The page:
Members of the controversial Westboro Baptist Church are planning three protests in Hyde Park next month, raising the ire of some University of Chicago students.
The Topeka, Kan.-based church plans to protest at the university, as well as at the nearby Chicago Theological Seminary and the university’s law school, according to a schedule on its Web site.
The church has drawn sharp criticism nationwide for protesting at the funerals of soldiers killed in Iraq and most recently for picketing at a memorial for people killed in a plane crash in Buffalo, N.Y.
Westboro’s members often picket with brightly colored slights bearing slogans like “God Hates Fags” and target groups that support gay rights. The church argues that disasters like plane crashes and the Sept. 11 terrorist attacks are God’s punishment for a nation living in sin.
The group is targeting several so-called evils at its March 9 protests in Chicago. Among them, according to the church's Website: that Theodore Jennings, the founder of the Chicago Theological Seminary, believes Jesus was a homosexual.
And at the University of Chicago itself, the group will argue its contention that President Obama is the Antichrist and misinformed students when he taught at the law school.
U of C students, including freshman Anthony Pence, say they will mount a counterprotest. Pence says he wanted to demonstrate aganst Westboro Baptist Church ever since he saw them at a military funeral in Cincinnati several years ago.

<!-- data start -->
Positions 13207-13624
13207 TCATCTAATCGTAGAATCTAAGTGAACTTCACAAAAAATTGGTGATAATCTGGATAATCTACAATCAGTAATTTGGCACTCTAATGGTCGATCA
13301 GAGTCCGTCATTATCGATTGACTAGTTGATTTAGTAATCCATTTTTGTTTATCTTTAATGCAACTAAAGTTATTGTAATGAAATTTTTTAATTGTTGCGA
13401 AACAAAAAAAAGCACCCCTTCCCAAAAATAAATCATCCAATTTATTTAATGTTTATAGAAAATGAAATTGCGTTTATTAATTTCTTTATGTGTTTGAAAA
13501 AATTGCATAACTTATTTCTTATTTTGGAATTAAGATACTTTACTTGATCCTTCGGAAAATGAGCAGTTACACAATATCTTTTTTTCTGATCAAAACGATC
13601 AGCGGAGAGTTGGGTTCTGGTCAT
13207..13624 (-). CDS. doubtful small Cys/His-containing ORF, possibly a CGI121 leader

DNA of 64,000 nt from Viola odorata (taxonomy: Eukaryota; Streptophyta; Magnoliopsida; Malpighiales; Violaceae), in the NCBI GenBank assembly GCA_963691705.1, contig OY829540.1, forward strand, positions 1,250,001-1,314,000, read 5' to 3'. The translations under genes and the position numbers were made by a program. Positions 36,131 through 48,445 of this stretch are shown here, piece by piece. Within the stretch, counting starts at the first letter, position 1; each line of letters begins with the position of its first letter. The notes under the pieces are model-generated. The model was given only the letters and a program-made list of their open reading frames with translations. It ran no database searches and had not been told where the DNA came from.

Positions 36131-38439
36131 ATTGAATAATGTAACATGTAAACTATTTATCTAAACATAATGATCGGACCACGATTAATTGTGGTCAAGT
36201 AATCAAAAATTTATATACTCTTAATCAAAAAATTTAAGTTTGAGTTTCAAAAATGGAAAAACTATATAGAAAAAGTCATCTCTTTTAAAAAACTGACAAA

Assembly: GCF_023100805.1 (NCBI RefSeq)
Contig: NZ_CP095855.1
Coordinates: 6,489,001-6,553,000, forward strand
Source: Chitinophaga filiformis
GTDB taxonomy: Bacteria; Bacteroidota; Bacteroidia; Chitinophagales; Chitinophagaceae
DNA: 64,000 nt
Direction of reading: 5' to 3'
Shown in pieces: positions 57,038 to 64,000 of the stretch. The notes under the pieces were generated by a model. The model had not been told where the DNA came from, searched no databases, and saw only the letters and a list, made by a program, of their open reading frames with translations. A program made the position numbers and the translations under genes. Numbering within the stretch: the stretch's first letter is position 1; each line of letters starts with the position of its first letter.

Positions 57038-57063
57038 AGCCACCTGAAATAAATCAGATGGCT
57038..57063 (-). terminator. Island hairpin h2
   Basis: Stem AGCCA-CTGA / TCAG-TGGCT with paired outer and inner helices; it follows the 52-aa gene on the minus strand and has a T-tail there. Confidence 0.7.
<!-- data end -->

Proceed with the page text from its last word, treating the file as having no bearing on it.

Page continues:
Pence says he was surprised when he saw why the group was coming to Chicago.
“I just laughed. What else can you do?” Pence says. “I mean, these people aren’t thinking clearly. I don’t know how to react when a person says stuff like that. It’s completely irrational.”
After a meeting tonight, Pence hopes to have more concrete plans about the counterprotest. So far, a Facebook.com group on the topic has garnered 600 members and he’s received e-mails from students at Northwestern University and DePaul University who plan to bring groups down to Hyde Park to join the counter-protest.
“We’ve received a wide range of support on campus from college Republicans, college Democrats, to the gay and lesbian community on campus,” Pence says.
Protesting against the church is important, Dan Hartsough, a freshman, says, because while the views of its members are extreme, many people in America share some of those beliefs.
“The very idea that their ideas are somehow disconnected from society ... is very false,” Hartsough says. “They are definitely more extreme from a lot of other groups but in many ways that’s just because they don’t have a filter.”
A spokeswoman for the church was traveling this morning and could not be reached for comment.
Daily News Staff Writer Peter Sachs covers higher education. He can be reached at 773.362.5002, ext. 18